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J Neuroradiol. 2002 Mar;29(1):6-13.

DWI prediction of symptomatic hemorrhagic transformation in acute MCA infarct.

Author information

1
Fédération de Neuroradiologie, Université Paris VI, Groupe Hospitalier Pitié-Salpêtrière, 47 boulevard de l'Hôpital, 75013, Paris.

Abstract

PURPOSE:

Symptomatic hemorrhagic transformation is a severe complication of acute ischemic stroke which occurs at a higher frequency after thrombolysis. The present study was designed to analyze whether early DWI can be used for predicting the risk of hemorrhagic transformation with clinical worsening in MCA stroke patients.

MATERIALS AND METHODS:

Of 28 patients with a middle cerebral artery (MCA) infarct and proven MCA or carotid T occlusion on DWI and MR angiography performed within 14 hours after onset (mean 6.5 +/- 3.5 hours, median 5.2 hours), 4 developed hemorrhagic transformation with clinical worsening, while 24 did not. For the 2 groups, we compared admission NIHSS score, site of arterial occlusion, volume of DWI abnormalities, and several apparent diffusion coefficient (ADC) measurements: ADC(infarct) (mean ADC value of the whole infarct), ADC(core) (peak ADC decrease as calculated in a 57 mm(2) circular ROI, manually centered on the ischemic area with the lowest ADC value on the ADC maps), ADC(superficial) and ADC(deep). Discriminant function analysis was used to determine the most accurate predictors of symptomatic hemorrhagic transformation.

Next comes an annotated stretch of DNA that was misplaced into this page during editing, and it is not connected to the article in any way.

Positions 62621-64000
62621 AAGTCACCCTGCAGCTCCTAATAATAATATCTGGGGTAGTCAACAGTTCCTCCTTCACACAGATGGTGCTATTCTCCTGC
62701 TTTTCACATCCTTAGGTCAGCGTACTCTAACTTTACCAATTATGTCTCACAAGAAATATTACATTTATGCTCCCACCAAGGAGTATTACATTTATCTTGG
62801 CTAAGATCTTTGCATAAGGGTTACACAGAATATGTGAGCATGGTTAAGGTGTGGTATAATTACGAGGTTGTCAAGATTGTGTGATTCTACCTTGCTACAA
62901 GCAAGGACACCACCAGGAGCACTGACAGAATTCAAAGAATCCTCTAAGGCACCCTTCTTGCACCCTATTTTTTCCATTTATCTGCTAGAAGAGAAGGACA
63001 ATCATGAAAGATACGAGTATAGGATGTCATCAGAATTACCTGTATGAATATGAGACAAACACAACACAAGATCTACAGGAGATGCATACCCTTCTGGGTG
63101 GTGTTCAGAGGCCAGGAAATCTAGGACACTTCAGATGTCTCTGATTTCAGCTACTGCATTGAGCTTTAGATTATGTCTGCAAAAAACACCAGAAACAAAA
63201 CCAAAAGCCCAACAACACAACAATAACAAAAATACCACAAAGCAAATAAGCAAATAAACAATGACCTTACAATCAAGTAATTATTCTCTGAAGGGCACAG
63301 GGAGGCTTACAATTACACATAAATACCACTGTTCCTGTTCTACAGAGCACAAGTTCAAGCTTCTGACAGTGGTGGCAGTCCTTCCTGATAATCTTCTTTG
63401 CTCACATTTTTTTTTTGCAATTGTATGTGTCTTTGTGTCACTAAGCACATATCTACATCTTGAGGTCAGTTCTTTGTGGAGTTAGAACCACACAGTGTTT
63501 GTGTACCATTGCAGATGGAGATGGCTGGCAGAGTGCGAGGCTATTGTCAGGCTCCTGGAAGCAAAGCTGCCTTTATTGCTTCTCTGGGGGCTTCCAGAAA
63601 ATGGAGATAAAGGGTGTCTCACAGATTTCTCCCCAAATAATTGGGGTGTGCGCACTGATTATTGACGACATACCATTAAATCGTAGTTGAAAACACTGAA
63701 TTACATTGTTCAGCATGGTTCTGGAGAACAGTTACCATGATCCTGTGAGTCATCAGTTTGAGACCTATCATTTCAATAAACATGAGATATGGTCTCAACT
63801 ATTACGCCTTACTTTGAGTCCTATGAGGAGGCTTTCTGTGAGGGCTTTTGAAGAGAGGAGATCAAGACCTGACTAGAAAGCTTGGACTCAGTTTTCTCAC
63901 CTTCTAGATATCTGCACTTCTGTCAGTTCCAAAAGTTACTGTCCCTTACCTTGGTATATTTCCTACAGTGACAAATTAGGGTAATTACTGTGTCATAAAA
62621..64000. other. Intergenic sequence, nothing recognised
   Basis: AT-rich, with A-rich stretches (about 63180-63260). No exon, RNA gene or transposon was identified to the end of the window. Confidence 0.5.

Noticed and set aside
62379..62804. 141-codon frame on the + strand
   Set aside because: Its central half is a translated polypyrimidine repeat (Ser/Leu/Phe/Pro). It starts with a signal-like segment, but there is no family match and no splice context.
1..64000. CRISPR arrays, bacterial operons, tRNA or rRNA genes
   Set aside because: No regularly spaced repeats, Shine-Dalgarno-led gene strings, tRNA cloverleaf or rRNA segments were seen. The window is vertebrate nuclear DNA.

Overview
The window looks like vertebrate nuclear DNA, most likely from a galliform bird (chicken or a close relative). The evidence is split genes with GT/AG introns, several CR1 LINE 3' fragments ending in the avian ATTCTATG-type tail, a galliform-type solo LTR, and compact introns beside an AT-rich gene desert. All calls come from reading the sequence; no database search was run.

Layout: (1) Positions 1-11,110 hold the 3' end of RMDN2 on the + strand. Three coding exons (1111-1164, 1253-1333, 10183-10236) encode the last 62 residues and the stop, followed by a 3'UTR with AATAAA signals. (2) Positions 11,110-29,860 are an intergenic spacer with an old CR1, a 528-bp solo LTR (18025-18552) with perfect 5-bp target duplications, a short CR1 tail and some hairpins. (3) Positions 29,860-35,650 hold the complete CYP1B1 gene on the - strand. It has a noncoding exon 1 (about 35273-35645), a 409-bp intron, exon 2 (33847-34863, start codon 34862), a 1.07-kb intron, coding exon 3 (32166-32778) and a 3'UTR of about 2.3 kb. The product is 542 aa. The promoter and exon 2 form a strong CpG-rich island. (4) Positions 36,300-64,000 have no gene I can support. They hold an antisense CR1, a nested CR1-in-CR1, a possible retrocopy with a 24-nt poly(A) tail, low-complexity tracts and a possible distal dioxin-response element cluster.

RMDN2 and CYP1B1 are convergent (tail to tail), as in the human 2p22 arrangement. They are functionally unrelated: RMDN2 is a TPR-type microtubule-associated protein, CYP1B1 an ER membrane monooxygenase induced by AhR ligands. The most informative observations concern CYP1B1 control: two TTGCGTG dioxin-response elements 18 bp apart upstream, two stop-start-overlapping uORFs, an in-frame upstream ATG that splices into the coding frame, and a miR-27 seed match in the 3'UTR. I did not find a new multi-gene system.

RESULTS:

The best predictor was the ADC(core) (F=5.34, p=2.9%, cut-off value=300 x 10(-6) mm(2)/s). This monovariate model allowed to correctly classify all 4 patients (ADC(core) 300 x 10(-6) mm(2)/s) with subsequent symptomatic hemorrhage, and 17 of the 24 patients without symptomatic hemmorrhage (ADC(core)>300 x 10(-6) mm(2)/s) (100% sensitivity, 71% specificity).

CONCLUSION:

Although preliminary, these results suggest that a simple measurement of minimum ADC values within an acute MCA stroke could be useful in targeting those patients with a high risk of severe hemorrhagic transformation.

PMID:
11984472
[Indexed for MEDLINE]

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